Phases of a Personal Injury Trial: The Jury Questions
In Texas, juries don’t just decide who they want to win and then award money. Instead, they’re given a series of questions that they answer. The judge then takes those answers, applies the law, and creates the ultimate award. To explain how this works, I’m going to show you the jury instructions in a simple car wreck case, and then talk about how those answers are used to come up with the award.
In this case, the driver who caused the wreck is Danny Driver and the victim is Violet Victim. We’ll also assume that there’s an argument from Danny Driver that Violet did something that helped cause the wreck.
Did the negligence, if any, of those named below proximately cause the occurrence in question?
“Negligence” means failure to use ordinary care, that is, failing to do that which a person of ordinary prudence would have done under the same or similar circumstances or doing that which a person of ordinary prudence would not have done under the same or similar circumstances.
“Ordinary care” means that degree of care that would be used by a person of ordinary prudence under the same or similar circumstances.
“Proximate cause” means that cause which, in a natural and continuous sequence, produces an event, and without which cause such event would not have occurred. In order to be a proximate cause, the act or omission complained of must be such that a person using ordinary care would have foreseen that the event, or some similar event, might reasonably result therefrom. There may be more than one proximate cause of an event.
Answer “yes” or “no” for each of the following:
If you answered “Yes” to Question 1 for more than one of those named below, then answer the following question. Otherwise, do not answer the following question.
Assign percentages of responsibility only to those you found caused or contributed to the cause of the occurrence. The percentages you find must total 100%. The percentages must be expressed in whole numbers. The percentage of responsibility attributable to any one is not necessarily measured by the number of acts or omissions found. The percentage attributable to any one need not be the same percentage attributed to that one in answering another question.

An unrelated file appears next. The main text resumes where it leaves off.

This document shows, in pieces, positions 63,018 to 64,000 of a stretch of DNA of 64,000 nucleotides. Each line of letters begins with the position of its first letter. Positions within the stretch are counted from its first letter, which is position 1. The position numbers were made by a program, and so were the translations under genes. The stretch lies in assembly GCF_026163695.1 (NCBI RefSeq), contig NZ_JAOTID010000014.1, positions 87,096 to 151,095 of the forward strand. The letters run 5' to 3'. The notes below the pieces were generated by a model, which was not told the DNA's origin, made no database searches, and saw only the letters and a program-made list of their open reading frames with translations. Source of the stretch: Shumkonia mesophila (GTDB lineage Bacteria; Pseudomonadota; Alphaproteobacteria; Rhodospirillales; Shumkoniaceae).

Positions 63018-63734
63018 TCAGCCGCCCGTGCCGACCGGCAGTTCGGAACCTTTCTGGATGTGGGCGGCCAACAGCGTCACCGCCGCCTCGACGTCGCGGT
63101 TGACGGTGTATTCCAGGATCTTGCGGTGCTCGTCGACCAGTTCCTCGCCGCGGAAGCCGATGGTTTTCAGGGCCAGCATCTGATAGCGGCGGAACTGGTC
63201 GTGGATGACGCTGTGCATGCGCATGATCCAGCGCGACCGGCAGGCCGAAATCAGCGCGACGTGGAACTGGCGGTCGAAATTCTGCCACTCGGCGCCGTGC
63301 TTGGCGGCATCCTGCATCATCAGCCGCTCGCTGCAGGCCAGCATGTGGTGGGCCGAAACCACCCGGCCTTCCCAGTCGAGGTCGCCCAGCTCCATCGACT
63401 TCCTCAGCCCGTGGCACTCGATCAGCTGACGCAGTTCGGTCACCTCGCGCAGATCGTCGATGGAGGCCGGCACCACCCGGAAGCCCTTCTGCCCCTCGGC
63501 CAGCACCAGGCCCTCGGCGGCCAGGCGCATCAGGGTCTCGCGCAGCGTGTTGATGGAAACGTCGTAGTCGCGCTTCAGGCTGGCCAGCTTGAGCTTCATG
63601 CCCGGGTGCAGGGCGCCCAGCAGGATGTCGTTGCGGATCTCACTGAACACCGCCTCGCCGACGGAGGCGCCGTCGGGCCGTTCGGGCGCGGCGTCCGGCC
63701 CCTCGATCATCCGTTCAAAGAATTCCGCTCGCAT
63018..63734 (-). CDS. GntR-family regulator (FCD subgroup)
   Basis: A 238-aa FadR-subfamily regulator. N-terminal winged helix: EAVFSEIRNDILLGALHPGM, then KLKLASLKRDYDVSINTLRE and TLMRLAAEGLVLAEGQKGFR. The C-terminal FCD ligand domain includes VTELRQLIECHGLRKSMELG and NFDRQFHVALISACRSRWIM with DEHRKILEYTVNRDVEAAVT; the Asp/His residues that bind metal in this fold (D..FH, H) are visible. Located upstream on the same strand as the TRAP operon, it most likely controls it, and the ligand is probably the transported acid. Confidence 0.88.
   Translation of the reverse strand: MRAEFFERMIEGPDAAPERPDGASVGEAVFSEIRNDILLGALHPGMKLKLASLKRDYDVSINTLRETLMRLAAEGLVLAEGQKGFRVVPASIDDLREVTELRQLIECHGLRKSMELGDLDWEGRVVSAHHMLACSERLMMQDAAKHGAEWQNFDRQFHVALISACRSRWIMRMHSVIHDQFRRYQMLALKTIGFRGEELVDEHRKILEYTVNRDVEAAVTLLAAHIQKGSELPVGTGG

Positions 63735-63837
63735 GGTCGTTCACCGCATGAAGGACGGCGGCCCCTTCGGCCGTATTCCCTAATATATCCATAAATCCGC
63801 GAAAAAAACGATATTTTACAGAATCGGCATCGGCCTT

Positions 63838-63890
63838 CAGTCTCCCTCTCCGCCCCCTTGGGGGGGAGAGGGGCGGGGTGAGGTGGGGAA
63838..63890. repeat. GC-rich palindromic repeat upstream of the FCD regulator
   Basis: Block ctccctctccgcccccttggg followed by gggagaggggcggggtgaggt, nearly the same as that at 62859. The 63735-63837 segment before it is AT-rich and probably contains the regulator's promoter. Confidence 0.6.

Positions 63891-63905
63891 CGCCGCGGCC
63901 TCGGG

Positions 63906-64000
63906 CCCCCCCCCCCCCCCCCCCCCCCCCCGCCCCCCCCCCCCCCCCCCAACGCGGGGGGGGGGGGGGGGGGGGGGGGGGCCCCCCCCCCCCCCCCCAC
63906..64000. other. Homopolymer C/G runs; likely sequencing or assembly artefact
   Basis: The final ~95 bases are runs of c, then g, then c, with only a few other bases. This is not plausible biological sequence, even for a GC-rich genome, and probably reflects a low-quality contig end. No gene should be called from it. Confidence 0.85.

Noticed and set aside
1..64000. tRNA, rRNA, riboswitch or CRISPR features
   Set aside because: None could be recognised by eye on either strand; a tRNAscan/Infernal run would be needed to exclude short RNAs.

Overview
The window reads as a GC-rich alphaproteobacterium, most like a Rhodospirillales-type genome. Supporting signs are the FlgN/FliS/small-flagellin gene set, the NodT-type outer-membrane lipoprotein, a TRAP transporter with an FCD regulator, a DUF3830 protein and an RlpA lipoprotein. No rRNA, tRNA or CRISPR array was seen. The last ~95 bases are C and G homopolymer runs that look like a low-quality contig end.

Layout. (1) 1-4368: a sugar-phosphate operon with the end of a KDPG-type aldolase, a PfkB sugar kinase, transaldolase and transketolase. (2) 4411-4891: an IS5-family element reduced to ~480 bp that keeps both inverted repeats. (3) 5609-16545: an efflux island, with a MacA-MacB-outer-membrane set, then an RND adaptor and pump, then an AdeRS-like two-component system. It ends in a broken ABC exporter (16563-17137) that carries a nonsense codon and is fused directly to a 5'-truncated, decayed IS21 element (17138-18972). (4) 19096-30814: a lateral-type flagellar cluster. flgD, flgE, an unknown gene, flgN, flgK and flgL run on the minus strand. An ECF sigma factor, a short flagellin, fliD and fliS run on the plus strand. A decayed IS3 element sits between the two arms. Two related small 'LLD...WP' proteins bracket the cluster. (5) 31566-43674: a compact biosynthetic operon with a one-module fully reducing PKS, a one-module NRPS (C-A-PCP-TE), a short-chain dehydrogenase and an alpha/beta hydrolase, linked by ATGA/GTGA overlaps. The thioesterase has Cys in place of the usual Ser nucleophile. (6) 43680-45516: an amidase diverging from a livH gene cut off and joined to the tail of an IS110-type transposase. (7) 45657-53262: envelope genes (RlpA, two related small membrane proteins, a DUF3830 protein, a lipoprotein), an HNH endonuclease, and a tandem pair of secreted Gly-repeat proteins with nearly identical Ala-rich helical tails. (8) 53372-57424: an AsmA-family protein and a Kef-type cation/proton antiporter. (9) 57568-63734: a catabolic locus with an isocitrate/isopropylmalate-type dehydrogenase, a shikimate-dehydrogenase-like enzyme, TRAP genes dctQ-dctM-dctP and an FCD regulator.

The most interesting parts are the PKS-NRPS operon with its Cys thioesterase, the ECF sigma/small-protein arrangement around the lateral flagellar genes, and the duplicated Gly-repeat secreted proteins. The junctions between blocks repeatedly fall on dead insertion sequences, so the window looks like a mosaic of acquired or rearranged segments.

For each person you found caused or contributed to the occurrence, find the percentage of responsibility attributable to each:
Answer Question 3 if you answered “Yes” for Danny Driver to Question 1 and answered:
1. “No” for Violet Victim to Question 1, or
2. 50 percent or less for Violet Victim to Question 2.
Otherwise, do not answer Question 3.
What sum of money, if paid now in cash, would fairly and reasonably compensate Violet Victim for her injuries, if any, that resulted from the occurrence in question?
Consider the elements of damages listed below and none other. Consider each element separately. Do not award any sum of money on any element if you have otherwise, under some other element, awarded a sum of money for the same loss. That is, do not compensate twice for the same loss, if any. Do not include interest on any amount of damages you find.
Answer separately, in dollars and cents, for damages, if any. Do not reduce the amounts, if any, in your answers because of the negligence, if any, of Violet Victim.
a. Physical pain and mental anguish sustained in the past: $
b. Phyiscal pain and mental anguish that, in reasonable probabilty, Victim will sustain in the future: $
c. Loss of earning capacity sustained in the past: $
d. Loss of earning capacity that, in reasonable probability, Victim will sustain in the future: $
e. Disfigurement sustained in the past: $
f. Disfigurement that, in resaonable probability, Victim will sustain in the future: $
g. Physical impairment sustained in the past: $
h. Physical impairment that, in reasonable probability, Victim will sustain in the future: $
i. Medical care expenses incurred in the past: $
j. Medical care expenses that, in reasonable probability, Victim will incur in the future: $
So what do those questions mean? All of them are important.
The first question is essentially asking whether the parties did anything wrong. If the jury answers “No” for Danny Driver, then Violet Victim loses.
The third question is the question where the jury decides how much money is necessary to compensate Violet for her losses.
The second question answers how the amounts found in question 3 are awarded. If no percentage of responsibility is placed on Violet Victim, then she is awarded the full amounts found in question 3. But if she is found to have contributed to the occurrence then the amounts awarded in Question 3 are reduced by her percentage of responsibility. For example, if she is found 10% responsible, then the amount found in Question 3 is reduced by 10%. The trick is that if she is found more than 50% responsible, then she loses it all. Thus, if Violet if 51% responsible in this situation then she doesn’t recover anything.
In more complicated cases, there may be different and/or additional questions, but the concept is still the same. The jury answers the questions provided, and then the judge applies the law to those answers to come up the eventual judgment.